Almost shelved by the protests and the exodus of sponsors that followed, the innaugural Bangkok IndieFest succeeded in bouncing back - with only a fraction of the budget of the Bangkok International Film Festival, to offer "a voice that's unique on the city's scene" (Wise Kwai Film Journal).

In so doing, Bangkok IndieFest showed the world that Bangkok is once again a fun, stable, and attractive tourist and cultural destination.

For more information, press and pix, visit the Bangkok IndieFest website at


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Friday, August 06, 2010

Bangkok IndieFest launches! Come before 5 (Friday Day 1) and get your free Singha!


Movies running now through Sunday night in Bangkok at HOF Art --> see schedule and venues here:

*** Come before 5 PM on Friday (today) and get a free brew, courtesy of Singha Lite! ***

More updates coming soon... ;)






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Thursday, July 29, 2010

Winners of Bangkok IndieFest's 'Golden Shirt' Award to be Determined by Audience Choice

Winners of Bangkok IndieFest's 'Golden Shirt' Award to be Determined by Audience Choice

Winners of Bangkok IndieFest's 'Golden Shirt' award in each category to be determined by audience choice this year, via ballot selection for each of the 80+ participating films.

*YOU* can help determine the winners!

See complete schedule and lineup here:

BANGKOK INDIEFEST 1.0: August 6-8, 2553

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Friday, July 23, 2010

LOST IN NEW MEXICO rises above the indie pack!

LOST IN NEW MEXICO rises above the indie pack!

Award winning writer-director J Rosette's 2nd feature, LOST IN NEW MEXICO: the Strange Tale of Susan Hero ( continues to garner more positive press, rising above the Indie Pack.

"It would be interesting to see Rosette’s obvious abilities supported by a professional cast and crew and studio-grade equipment." - The Moving Arts Journal

"Recommended for Adventurous Viewers" - Lib. Journal

"It’s the sort of film that would probably be a sleeper hit if it had the money behind it." - Rogue Cinema

LOST IN NEW MEXICO: the Strange Tale of Susan Hero...the first dramatic feature from the director of the award winning feature docu, BOOKWARS ("Terrific" - LA Times).

His 3rd feature, FREEDOM DEAL, is the never-before told dramatization of the US incursion into Cambodia in 1970 as part of the wider VN-US conflict. 

** The director has spent over half a decade living and working in Cambodia, researching material related to this little known and mysterious episode in US-Asian history **

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LOST IN NEW MEXICO: the Strange Tale of Susan Hero (


LOST IN NEW MEXICO: The Strange Tale of Susan Hero (2009)

By Eric M. Armstrong, The Moving Arts Journal

Jason Rosette’s no-budget tale of desolation, desperation and loss subtly weaves together the disparate lives of a group of struggling Southwesterners in “Lost in New Mexico.”

Susan (Drea Pressley), grieving and aimless after the loss of her newborn daughter, thoughtlessly seeks out a rogue animal-cloning geneticist (Dr. Alan Rice) to reverse, or subvert, the most inevitable of human events — death.  Along the way she encounters mysterious illegal immigrant, Javier (Jaime Estrada), and the two run away from their respective troubles together, forging an unlikely friendship of circumstance and innate understanding.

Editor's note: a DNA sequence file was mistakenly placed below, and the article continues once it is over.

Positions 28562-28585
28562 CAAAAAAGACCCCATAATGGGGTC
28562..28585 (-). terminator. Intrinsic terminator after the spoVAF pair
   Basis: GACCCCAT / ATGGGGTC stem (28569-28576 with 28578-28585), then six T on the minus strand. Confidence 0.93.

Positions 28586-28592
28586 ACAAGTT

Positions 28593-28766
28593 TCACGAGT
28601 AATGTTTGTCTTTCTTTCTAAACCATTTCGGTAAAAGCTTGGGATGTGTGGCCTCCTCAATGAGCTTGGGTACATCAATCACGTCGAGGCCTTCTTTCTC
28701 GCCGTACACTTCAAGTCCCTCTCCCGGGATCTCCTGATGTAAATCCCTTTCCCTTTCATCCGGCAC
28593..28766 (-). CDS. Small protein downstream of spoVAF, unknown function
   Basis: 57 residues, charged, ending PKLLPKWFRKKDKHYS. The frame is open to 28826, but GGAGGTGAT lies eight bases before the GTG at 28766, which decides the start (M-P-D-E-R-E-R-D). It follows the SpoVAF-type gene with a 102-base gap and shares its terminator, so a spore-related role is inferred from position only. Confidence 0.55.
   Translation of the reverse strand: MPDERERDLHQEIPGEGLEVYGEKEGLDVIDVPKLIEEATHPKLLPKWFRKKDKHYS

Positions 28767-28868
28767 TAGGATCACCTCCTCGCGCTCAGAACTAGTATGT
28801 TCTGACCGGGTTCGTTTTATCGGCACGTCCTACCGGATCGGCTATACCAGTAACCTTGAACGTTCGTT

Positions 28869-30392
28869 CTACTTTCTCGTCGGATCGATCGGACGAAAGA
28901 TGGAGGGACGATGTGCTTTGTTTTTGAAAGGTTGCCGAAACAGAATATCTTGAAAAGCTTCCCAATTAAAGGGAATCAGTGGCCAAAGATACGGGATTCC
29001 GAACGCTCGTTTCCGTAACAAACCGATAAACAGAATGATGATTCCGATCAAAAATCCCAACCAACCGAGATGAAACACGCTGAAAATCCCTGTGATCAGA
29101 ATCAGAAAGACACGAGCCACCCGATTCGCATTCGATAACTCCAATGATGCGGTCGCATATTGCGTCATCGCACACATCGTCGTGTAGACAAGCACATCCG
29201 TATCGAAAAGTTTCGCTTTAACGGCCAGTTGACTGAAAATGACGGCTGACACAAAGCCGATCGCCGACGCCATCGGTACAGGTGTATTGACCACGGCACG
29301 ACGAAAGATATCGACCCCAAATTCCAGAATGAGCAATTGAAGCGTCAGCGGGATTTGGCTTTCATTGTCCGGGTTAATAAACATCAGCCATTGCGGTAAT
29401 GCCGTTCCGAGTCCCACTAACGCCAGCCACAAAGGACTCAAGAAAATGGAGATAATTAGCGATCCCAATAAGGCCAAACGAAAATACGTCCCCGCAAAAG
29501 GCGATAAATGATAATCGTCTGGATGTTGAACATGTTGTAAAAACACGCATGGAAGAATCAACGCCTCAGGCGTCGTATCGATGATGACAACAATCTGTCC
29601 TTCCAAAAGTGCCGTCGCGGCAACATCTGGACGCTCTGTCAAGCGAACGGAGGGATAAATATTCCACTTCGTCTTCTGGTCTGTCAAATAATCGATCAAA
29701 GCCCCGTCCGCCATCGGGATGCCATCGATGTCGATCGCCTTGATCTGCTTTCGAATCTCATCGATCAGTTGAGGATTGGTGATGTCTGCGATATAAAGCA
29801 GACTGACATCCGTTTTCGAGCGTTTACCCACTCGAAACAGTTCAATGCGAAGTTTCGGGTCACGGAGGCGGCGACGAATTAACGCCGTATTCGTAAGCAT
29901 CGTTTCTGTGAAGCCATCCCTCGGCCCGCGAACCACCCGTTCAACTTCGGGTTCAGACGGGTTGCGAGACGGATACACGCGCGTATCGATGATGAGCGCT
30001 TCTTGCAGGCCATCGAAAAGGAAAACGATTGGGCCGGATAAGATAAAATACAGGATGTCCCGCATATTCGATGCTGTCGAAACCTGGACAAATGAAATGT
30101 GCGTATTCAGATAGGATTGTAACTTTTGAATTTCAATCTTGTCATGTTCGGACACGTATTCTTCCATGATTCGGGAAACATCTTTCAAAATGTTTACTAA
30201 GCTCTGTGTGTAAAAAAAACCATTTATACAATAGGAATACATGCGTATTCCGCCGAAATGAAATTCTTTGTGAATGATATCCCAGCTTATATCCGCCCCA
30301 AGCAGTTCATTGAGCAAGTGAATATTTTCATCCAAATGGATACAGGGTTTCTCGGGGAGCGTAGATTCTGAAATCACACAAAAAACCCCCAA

Running parallel to this central storyline is a tandem of narratives: one, following a down-on-his-luck Native American pottery artist (David Paytiamo) scrambling to find money to send his daughter to college, and the other, a hapless FDA agent (Jason Rosette) tracking down the clone-doctor to break up his illegal operation.

The narratives are eventually entwined quite nicely, although the characters aren’t necessarily aware when this happens, which makes it all the better.

Rosette’s direction is mostly adept.  He employs a number of small touches that bring the film’s mise-en-scène to life. The Southwestern setting properly reflects the desolation and intense desire to seek, which drives virtually every character in the film.

The script is surprisingly consistent, with incrementally more substantial setups and payoffs plotted steadily throughout the unfolding story making it clear that a lot of care was taken in the writing process.

Although the setting couldn’t be more apt for the players and their stories, the visual composition is noticeably lackluster.  This is understandable and quite common in micro-budget films, but minor adjustments in color correction, framing and maybe even different shutter speed, lens filter and video rendering choices may have increased the film’s overall visual appeal.

Sub-professional equipment can also artificially diminish an actor’s performance, which may have been the case here. No one stood out as particularly magnetic, though no one was bad enough to the point of distraction either. It would be interesting to see Rosette’s obvious abilities supported by a professional cast and crew and studio-grade equipment.

The hook of “Lost in New Mexico” is its human cloning element and the ethical questions that very real dilemma raises. While controversial issues like this are certainly compelling, the film really shines when it explores the emotional implications of such drastic thinking. 

”Lost in New Mexico” wisely steers clear of the minutiae of genetics and cloning, using that hook as nothing more than a portal into the intimate and heartbreaking sphere of a mother’s loss. Everything else is merely ancillary to that central internal conflict. And though it could have used some minor tweaking, “Lost in New Mexico” is a unique and interesting take on the fluidity of technology versus the recurring commonality of the human condition.